Don't say it too loudly if you're on holiday in either country, but at the moment the national football teams of great rivals Brazil and Argentina have a little more in common than they'd like to admit. The most recent round of qualifiers for the 2010 World Cup featured a few surprises, but none more so than disapppointing draws on Wednesday night for both South American giants. Both managers - Dunga of Brazil and Alfio Basile of Argentina - have a lot to answer for.
Those who did go along were far from happy with what they saw, as a side lacking imagination and commitment spluttered to a 0-0 draw against visitors 65 places below them in FIFA's world rankings in spite of Bolivia defender Ignacio García having been unjustly sent off eight minutes after the break. Just in case Dunga and his players weren't aware of the expectations they're failing to live up to, the crowd began booing after half an hour. It certainly puts Andorra vs. England into perspective.
One thing Brazilians can take some small comfort from, though, is that Argentina were almost as bad a couple of hours later. Travelling to Lima on the back of a 1-1 draw at home to Paraguay (an entertaining match, but one in which Argentina's attack was blunted by Carlos Tevez's first-half red card), Alfio Basile saw his side eventually take the lead in the 82nd minute through Internazionale midfielder Esteban Cambiasso, who capped off just about the only string of decent passing they managed to produce all night. Three minutes into stoppage time, though, Peru got an equaliser through Johan Fano which they deserved - as much for Argentina's faults as for their own merits.
Olympic gold did a good job of covering it up but Argentina, who topped the FIFA rankings for nine months up to June this year, haven't won a competitive senior international in five matches. Basile can't use the Olympic win for positive spin; it was presided over not by him, but by the AFA's national youth director Sergio Batista. Dunga, who did go to Beijing to take charge of Brazil's campaign, has suffered from being the latest manager to lead Brazil to failure in the only competition they've never won.
The problem facing both managers, broadly speaking, is inconsistency. In Brazil's case, it seems chronic, and team-wide. One British football journalist, based in São Paulo, claimed on Wednesday that, "motivation is always a problem when the Brazilians believe they're playing inferior opposition," and of course to most Brazilians, any opposition on the football pitch is inferior. Dunga's been attacked for his policy - even at home against the bottom side in the South American qualifying group - of fielding two defensive midfielders, because it won the World Cup in 1994 when he was captain. The results aren't coming frequently enough now though, and the calls for his head started up again just days after the performance in Chile seemed to save his bacon.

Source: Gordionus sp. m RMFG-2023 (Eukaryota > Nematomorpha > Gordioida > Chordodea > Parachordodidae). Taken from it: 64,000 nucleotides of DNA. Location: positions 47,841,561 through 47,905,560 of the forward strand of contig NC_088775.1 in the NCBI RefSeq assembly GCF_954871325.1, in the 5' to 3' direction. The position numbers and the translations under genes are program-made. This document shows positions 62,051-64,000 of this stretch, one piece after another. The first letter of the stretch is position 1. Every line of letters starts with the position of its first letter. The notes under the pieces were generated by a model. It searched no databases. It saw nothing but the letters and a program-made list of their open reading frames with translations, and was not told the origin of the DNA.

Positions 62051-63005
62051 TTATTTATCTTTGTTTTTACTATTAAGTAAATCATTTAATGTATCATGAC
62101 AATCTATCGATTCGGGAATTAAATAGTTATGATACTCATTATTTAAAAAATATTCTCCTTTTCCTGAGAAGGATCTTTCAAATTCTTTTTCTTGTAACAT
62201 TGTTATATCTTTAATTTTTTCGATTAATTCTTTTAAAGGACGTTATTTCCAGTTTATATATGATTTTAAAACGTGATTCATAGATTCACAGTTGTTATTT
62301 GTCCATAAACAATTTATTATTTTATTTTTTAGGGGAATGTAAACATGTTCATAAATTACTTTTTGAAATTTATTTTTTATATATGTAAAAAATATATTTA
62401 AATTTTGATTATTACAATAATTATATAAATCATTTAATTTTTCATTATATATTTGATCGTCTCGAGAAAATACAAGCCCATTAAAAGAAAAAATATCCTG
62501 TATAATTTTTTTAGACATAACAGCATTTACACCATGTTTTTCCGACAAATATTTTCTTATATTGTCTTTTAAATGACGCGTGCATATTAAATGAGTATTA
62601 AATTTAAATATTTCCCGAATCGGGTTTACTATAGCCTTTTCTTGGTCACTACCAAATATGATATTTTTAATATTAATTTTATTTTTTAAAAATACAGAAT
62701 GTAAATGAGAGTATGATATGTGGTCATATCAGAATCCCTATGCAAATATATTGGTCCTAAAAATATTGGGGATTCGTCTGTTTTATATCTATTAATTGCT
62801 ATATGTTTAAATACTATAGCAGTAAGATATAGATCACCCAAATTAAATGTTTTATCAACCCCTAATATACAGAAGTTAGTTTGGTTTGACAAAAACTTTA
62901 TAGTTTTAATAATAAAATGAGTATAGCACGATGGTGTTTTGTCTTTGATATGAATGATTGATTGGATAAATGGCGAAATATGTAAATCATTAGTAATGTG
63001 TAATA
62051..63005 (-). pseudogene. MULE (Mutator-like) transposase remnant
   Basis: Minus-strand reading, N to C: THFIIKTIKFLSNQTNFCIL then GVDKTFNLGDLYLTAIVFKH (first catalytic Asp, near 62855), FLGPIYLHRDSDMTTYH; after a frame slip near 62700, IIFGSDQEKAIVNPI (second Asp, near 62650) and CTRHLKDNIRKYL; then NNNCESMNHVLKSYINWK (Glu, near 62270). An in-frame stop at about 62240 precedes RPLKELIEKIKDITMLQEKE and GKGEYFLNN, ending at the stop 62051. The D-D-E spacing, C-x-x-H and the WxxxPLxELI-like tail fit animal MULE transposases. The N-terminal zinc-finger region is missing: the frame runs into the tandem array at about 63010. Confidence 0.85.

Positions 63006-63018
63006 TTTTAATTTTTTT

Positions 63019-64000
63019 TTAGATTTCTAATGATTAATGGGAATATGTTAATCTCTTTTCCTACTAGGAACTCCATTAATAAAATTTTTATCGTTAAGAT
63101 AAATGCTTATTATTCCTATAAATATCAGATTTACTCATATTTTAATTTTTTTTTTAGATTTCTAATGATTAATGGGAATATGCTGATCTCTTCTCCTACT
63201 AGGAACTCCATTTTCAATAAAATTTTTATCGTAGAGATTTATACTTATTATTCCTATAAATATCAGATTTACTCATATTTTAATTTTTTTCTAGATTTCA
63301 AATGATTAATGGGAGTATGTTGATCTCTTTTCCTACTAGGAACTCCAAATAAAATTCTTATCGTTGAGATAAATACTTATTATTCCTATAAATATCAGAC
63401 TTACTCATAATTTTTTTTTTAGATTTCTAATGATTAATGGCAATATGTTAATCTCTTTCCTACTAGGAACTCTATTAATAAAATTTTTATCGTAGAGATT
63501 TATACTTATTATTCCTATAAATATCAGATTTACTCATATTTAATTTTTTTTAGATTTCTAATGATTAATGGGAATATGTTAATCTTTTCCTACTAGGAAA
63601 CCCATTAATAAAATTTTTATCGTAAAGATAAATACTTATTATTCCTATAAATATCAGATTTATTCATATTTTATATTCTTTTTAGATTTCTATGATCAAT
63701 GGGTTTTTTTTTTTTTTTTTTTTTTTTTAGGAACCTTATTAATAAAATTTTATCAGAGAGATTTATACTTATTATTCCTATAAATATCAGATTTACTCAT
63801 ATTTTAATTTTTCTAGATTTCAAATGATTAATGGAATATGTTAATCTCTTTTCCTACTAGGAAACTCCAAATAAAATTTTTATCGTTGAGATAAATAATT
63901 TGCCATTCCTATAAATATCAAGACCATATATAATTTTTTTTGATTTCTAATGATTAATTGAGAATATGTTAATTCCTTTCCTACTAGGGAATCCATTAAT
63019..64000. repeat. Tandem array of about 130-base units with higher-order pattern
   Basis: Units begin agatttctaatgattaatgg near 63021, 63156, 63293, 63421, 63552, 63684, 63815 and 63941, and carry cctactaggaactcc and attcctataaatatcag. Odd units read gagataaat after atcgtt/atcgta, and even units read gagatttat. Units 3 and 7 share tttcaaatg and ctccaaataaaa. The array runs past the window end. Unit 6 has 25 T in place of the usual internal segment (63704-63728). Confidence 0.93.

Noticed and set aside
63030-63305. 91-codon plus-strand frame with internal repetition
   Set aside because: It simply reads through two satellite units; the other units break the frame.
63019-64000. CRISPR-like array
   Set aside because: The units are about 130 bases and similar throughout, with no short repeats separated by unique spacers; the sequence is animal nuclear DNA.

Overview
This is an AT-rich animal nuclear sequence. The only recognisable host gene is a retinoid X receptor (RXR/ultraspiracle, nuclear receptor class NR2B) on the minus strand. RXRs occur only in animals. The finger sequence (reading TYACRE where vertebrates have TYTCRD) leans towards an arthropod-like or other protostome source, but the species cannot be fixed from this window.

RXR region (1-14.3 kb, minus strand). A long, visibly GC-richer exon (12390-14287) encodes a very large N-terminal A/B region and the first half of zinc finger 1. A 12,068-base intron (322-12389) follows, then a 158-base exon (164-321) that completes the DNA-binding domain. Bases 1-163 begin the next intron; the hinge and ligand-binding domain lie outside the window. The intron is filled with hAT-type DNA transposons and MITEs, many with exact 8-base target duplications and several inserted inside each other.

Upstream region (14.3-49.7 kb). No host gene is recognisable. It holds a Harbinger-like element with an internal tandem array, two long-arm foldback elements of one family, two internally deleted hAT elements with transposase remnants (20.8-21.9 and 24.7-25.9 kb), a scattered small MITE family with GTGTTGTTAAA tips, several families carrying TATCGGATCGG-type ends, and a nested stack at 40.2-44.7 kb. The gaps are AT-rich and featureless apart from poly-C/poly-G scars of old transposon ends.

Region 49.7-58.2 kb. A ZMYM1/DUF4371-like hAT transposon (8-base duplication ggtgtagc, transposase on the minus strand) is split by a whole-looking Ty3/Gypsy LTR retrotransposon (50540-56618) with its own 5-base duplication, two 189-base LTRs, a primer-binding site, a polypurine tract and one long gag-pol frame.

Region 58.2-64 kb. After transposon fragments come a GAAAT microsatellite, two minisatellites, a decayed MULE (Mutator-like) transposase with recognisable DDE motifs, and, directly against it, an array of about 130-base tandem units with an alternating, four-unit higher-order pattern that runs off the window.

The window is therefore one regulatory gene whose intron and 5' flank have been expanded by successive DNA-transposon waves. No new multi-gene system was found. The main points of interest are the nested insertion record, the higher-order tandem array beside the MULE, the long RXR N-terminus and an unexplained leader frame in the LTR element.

Argentina's problem is more specific, and it's a complaint that will be familiar to readers who remember the team's performance against Germany in the 2006 World Cup quarter-final under José Pekerman. The place in the team of Boca Juniors playmaker Juan Román Riquelme is a double-edged sword. Build a team around him and, when everyone's on song, Argentina are capable of playing some sumptuous stuff. Sadly for Argentina though, all it takes is for Riquelme to have an off day and the entire team suffer regardless of how well everyone else is doing their job. Since the start of the year and his return to Boca from Villarreal, Riquelme has looked sluggish and less mentally sharp, and has had a few too many off days.
The problem reached such proportions after Argentina's draw at home to Ecuador back in June that even the softly-spoken Lionel Messi expressed the view that the selección were relying too much on Riquelme. Messi didn't say it himself, but plenty thought: give the Barcelona star the job, or let him share it with Atlético Madrid's Sergio Agüero, and Argentina's attack could suddenly take on an altogether more threatening countenance when sides set out to man-mark Riquelme.
By extension, Basile is seen as reluctant to countenance dropping former favourite Riquelme. A mini-tour at the start of the summer, when Argentina played the United States and Mexico, was supposed to find a way of playing without Riquelme, but as soon as he was halfway fit again he was straight back into the setup.
For all the outcry, the two sides are in fact second and third in the group, four points behind leaders Paraguay. Second and third, however, are not positions these superpowers are used to filling in the South American hierarchy. Basile will be in charge for Argentina's next match, but needs a sharp improvement from his men. Don't be surprised, though, if Dunga's no longer Brazil boss when the next lot of qualifiers roll round.
Second best is simply not good enough.